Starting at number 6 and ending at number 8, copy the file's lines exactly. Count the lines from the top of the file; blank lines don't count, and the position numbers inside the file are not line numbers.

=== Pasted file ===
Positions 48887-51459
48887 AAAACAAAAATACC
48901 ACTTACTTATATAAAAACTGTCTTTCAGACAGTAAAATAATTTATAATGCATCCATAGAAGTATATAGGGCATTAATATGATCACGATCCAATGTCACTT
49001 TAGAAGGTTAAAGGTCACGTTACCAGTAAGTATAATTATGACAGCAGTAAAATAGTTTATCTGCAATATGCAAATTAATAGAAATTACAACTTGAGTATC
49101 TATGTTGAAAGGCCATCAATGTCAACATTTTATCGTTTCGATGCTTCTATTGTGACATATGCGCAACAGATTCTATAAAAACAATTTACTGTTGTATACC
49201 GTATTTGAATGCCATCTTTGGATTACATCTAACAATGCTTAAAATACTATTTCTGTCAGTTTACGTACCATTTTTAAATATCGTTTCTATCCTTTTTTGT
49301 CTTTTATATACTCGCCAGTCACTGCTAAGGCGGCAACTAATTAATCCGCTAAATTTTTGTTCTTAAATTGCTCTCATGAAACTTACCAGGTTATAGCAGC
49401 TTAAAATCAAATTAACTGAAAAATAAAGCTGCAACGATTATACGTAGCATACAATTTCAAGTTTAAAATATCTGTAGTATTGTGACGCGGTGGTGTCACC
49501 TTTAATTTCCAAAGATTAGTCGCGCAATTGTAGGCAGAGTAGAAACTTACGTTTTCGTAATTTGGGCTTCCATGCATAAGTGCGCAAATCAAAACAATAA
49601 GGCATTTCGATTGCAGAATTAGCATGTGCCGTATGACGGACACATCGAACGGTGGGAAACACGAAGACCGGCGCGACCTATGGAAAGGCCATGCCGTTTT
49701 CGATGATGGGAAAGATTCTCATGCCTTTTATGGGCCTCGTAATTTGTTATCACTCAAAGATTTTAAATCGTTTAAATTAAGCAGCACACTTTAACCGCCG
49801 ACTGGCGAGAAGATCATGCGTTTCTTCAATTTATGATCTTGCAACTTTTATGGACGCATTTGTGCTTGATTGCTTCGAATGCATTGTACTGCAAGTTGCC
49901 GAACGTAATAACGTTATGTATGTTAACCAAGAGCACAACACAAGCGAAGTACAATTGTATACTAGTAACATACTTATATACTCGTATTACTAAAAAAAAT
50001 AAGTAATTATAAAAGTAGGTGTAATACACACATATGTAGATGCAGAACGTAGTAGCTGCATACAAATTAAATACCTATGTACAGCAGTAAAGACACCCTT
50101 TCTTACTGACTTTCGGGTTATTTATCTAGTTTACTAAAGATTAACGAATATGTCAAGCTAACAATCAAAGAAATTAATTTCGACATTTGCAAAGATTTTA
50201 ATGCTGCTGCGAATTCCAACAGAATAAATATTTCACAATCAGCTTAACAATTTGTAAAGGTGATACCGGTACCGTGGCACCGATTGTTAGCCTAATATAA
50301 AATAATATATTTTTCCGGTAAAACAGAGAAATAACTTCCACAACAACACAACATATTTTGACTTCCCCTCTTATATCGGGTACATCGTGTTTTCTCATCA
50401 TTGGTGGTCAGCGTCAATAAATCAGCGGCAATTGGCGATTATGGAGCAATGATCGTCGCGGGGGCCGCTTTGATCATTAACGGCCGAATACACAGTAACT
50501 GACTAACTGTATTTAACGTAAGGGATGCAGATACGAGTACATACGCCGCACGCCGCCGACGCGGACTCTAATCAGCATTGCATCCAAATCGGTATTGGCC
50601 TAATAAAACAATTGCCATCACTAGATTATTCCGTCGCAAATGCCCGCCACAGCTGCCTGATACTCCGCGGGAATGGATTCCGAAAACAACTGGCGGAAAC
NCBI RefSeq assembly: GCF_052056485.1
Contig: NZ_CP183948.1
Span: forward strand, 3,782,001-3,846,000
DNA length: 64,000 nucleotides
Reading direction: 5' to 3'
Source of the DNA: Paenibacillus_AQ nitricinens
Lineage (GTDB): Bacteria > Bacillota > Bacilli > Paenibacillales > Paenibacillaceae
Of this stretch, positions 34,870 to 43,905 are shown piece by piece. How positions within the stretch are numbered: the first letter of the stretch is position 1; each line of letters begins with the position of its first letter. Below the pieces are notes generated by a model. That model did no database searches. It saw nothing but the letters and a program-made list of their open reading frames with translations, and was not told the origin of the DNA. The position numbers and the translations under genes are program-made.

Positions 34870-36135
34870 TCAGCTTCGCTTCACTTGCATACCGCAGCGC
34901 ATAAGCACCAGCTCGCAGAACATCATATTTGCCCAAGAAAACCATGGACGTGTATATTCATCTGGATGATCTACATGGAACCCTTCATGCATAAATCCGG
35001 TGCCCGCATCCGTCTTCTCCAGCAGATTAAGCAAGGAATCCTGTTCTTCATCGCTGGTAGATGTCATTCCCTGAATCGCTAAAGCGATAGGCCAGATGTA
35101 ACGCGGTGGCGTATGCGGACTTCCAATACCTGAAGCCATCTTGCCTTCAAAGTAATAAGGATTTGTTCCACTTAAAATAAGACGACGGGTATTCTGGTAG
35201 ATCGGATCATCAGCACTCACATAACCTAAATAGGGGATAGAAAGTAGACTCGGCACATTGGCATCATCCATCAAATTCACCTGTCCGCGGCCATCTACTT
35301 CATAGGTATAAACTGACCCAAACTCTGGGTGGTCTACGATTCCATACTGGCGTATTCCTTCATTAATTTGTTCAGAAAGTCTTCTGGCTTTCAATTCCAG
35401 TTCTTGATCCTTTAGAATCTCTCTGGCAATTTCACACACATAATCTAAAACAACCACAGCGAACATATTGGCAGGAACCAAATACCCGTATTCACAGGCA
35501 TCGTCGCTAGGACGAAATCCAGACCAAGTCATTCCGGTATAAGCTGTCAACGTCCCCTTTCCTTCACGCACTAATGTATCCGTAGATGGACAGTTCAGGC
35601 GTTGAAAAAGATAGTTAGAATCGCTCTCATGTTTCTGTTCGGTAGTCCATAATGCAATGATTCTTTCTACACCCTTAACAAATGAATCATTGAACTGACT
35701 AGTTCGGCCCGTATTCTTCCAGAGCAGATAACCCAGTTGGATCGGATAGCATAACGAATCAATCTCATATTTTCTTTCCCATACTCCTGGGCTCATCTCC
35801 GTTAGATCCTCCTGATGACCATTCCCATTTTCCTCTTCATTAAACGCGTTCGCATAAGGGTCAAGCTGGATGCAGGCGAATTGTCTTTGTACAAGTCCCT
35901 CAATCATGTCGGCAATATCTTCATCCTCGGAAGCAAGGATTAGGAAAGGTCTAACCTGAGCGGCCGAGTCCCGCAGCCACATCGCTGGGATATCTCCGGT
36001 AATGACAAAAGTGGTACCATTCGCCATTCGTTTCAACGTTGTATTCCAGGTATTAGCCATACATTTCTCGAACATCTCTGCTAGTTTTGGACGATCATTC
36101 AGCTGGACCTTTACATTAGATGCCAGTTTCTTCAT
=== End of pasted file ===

49201 GTATTTGAATGCCATCTTTGGATTACATCTAACAATGCTTAAAATACTATTTCTGTCAGTTTACGTACCATTTTTAAATATCGTTTCTATCCTTTTTTGT
49301 CTTTTATATACTCGCCAGTCACTGCTAAGGCGGCAACTAATTAATCCGCTAAATTTTTGTTCTTAAATTGCTCTCATGAAACTTACCAGGTTATAGCAGC
49401 TTAAAATCAAATTAACTGAAAAATAAAGCTGCAACGATTATACGTAGCATACAATTTCAAGTTTAAAATATCTGTAGTATTGTGACGCGGTGGTGTCACC